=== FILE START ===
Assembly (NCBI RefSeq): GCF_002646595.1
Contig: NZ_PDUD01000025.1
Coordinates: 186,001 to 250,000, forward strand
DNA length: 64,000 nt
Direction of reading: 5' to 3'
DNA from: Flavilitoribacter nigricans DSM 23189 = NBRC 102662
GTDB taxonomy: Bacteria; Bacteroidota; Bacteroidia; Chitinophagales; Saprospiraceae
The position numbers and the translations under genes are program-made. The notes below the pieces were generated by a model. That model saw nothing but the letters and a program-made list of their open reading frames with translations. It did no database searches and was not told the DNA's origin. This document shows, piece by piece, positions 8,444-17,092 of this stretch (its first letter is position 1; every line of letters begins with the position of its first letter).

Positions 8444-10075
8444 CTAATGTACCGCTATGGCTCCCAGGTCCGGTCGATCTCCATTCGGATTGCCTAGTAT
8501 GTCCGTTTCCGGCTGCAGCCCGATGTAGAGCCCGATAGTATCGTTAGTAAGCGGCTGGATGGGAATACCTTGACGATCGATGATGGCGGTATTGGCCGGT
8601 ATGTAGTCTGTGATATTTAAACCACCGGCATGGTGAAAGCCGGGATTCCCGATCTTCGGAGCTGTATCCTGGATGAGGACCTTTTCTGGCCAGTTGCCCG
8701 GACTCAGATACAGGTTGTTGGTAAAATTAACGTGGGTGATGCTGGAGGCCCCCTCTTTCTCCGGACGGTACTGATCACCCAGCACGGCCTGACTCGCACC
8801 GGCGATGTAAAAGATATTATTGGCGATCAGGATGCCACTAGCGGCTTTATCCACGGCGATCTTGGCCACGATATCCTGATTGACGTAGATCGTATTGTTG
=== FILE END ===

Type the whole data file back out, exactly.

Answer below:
Assembly (NCBI RefSeq): GCF_002646595.1
Contig: NZ_PDUD01000025.1
Coordinates: 186,001 to 250,000, forward strand
DNA length: 64,000 nt
Direction of reading: 5' to 3'
DNA from: Flavilitoribacter nigricans DSM 23189 = NBRC 102662
GTDB taxonomy: Bacteria; Bacteroidota; Bacteroidia; Chitinophagales; Saprospiraceae
The position numbers and the translations under genes are program-made. The notes below the pieces were generated by a model. That model saw nothing but the letters and a program-made list of their open reading frames with translations. It did no database searches and was not told the DNA's origin. This document shows, piece by piece, positions 8,444-17,092 of this stretch (its first letter is position 1; every line of letters begins with the position of its first letter).

Positions 8444-10075
8444 CTAATGTACCGCTATGGCTCCCAGGTCCGGTCGATCTCCATTCGGATTGCCTAGTAT
8501 GTCCGTTTCCGGCTGCAGCCCGATGTAGAGCCCGATAGTATCGTTAGTAAGCGGCTGGATGGGAATACCTTGACGATCGATGATGGCGGTATTGGCCGGT
8601 ATGTAGTCTGTGATATTTAAACCACCGGCATGGTGAAAGCCGGGATTCCCGATCTTCGGAGCTGTATCCTGGATGAGGACCTTTTCTGGCCAGTTGCCCG
8701 GACTCAGATACAGGTTGTTGGTAAAATTAACGTGGGTGATGCTGGAGGCCCCCTCTTTCTCCGGACGGTACTGATCACCCAGCACGGCCTGACTCGCACC
8801 GGCGATGTAAAAGATATTATTGGCGATCAGGATGCCACTAGCGGCTTTATCCACGGCGATCTTGGCCACGATATCCTGATTGACGTAGATCGTATTGTTG